It looks like Illinois is back in the business of offering Edge tax credits to companies that expand in the state. But that may not be the case for long.
In a mini-breakthrough in warring Springfield, both the House and Senate today signed off by wide bipartisan votes on legislation to allow the state to offer Edge credits to qualifying employers until April 30.
The measure now goes to Gov. Bruce Rauner, who just confirmed; he will sign the extension into law. From a statement: “While the Governor will sign today’s EDGE extension bill, it is our hope the 100th General Assembly works swiftly to pass Sen. Althoff’s THRIVE Job Creation Tax Credit bill that will transform the current program to provide a better value to taxpayers. THRIVE ensures the state only offers tax credits on new jobs created, while also including additional incentives to create jobs in areas that need economic growth like Chicago’s south and west sides.”
Authority to offer such incentives had automatically sunsetted Jan. 1, caught amid the continuous battles in the capital over terms for adopting a fiscal 2018 state budget and fully funding all programs this year.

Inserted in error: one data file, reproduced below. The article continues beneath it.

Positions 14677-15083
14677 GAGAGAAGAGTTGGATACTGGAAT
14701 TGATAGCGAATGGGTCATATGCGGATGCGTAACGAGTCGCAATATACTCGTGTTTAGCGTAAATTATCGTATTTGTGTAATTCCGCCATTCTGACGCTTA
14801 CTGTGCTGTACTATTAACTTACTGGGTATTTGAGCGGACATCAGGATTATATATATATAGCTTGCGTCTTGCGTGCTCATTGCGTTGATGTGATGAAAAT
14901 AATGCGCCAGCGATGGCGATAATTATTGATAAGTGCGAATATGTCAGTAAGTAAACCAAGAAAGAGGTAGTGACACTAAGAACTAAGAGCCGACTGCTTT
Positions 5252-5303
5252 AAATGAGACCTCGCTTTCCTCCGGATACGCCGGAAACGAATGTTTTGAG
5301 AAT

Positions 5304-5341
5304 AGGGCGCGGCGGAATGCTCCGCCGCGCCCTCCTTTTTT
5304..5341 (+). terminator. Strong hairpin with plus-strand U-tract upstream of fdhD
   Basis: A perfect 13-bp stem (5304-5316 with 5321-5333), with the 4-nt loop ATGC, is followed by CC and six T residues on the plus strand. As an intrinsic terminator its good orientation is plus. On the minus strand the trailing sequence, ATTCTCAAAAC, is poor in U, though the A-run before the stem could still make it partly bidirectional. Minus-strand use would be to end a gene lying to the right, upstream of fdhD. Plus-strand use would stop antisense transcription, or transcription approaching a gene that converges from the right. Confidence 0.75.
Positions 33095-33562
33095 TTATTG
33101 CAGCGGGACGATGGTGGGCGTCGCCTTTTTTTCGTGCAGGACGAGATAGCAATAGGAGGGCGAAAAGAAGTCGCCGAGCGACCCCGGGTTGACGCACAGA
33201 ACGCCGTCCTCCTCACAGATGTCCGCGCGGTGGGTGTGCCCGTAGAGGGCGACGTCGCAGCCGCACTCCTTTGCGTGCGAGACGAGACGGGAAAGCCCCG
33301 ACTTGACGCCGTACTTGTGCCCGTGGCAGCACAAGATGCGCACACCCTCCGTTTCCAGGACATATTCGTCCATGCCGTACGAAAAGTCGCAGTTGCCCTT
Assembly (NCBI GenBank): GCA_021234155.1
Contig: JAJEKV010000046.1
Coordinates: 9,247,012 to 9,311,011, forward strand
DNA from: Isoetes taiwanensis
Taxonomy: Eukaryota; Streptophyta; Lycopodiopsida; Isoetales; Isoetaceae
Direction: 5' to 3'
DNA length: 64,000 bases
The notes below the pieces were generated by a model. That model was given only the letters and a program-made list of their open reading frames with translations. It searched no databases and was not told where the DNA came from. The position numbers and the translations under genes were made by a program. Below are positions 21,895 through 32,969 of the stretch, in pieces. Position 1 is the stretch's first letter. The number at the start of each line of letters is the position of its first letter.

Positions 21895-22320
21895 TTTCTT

Both Democrats and Republicans say they want changes in the Edge program, the state’s largest and, by many accounts, most effective tool in getting companies to move and expand here. For instance, Sen. Pam Althoff, R-Crystal Lake, and Melissa Bush, D-Grayslake, are sponsoring legislation to cut the size of Edge incentives and limit them to net versus retained positions.
Bush referenced that in floor debate today, saying the temporary extension “says to business, ‘We’re open for business,’ ” but that she will continue to work “to get a good (permanent) bill later.”
Of course, putting off the decision until April 30 puts one more item on the table for House Speaker Mike Madigan and Rauner to fight about this spring.
For what it’s worth, all four legislative leaders—Senate President John Cullerton, Senate GOP Leader Christine Radogno, House Speaker Madigan and GOP House Leader Jim Durkin—voted for today’s action.
Article originally published by: Crain’s Chicago Business | Greg Hinz